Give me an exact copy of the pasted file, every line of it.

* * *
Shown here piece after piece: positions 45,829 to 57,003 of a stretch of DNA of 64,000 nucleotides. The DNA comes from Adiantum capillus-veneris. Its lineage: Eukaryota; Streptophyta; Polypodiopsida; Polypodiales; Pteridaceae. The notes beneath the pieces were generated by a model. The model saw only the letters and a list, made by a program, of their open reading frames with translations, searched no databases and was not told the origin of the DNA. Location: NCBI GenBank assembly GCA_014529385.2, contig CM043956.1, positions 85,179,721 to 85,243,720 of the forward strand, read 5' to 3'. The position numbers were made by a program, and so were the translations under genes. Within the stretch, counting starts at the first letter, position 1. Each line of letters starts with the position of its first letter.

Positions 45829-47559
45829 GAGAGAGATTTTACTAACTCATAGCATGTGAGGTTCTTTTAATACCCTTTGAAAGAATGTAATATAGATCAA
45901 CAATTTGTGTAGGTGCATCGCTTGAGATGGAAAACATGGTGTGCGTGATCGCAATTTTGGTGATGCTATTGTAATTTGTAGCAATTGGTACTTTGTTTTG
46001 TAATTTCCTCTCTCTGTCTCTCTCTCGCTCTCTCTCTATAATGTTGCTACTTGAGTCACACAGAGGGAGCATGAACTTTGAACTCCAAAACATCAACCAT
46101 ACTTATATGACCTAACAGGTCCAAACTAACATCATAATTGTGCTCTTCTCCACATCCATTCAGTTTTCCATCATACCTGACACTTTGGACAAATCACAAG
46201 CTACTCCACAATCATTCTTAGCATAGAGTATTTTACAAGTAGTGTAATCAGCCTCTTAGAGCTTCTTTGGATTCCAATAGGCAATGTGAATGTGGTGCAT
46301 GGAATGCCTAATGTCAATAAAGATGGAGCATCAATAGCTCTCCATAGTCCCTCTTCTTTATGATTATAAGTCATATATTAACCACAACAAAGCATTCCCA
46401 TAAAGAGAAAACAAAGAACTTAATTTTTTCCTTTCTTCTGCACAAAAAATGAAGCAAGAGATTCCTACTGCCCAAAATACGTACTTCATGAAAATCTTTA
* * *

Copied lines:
Shown here piece after piece: positions 45,829 to 57,003 of a stretch of DNA of 64,000 nucleotides. The DNA comes from Adiantum capillus-veneris. Its lineage: Eukaryota; Streptophyta; Polypodiopsida; Polypodiales; Pteridaceae. The notes beneath the pieces were generated by a model. The model saw only the letters and a list, made by a program, of their open reading frames with translations, searched no databases and was not told the origin of the DNA. Location: NCBI GenBank assembly GCA_014529385.2, contig CM043956.1, positions 85,179,721 to 85,243,720 of the forward strand, read 5' to 3'. The position numbers were made by a program, and so were the translations under genes. Within the stretch, counting starts at the first letter, position 1. Each line of letters starts with the position of its first letter.

Positions 45829-47559
45829 GAGAGAGATTTTACTAACTCATAGCATGTGAGGTTCTTTTAATACCCTTTGAAAGAATGTAATATAGATCAA
45901 CAATTTGTGTAGGTGCATCGCTTGAGATGGAAAACATGGTGTGCGTGATCGCAATTTTGGTGATGCTATTGTAATTTGTAGCAATTGGTACTTTGTTTTG
46001 TAATTTCCTCTCTCTGTCTCTCTCTCGCTCTCTCTCTATAATGTTGCTACTTGAGTCACACAGAGGGAGCATGAACTTTGAACTCCAAAACATCAACCAT
46101 ACTTATATGACCTAACAGGTCCAAACTAACATCATAATTGTGCTCTTCTCCACATCCATTCAGTTTTCCATCATACCTGACACTTTGGACAAATCACAAG
46201 CTACTCCACAATCATTCTTAGCATAGAGTATTTTACAAGTAGTGTAATCAGCCTCTTAGAGCTTCTTTGGATTCCAATAGGCAATGTGAATGTGGTGCAT
46301 GGAATGCCTAATGTCAATAAAGATGGAGCATCAATAGCTCTCCATAGTCCCTCTTCTTTATGATTATAAGTCATATATTAACCACAACAAAGCATTCCCA
46401 TAAAGAGAAAACAAAGAACTTAATTTTTTCCTTTCTTCTGCACAAAAAATGAAGCAAGAGATTCCTACTGCCCAAAATACGTACTTCATGAAAATCTTTA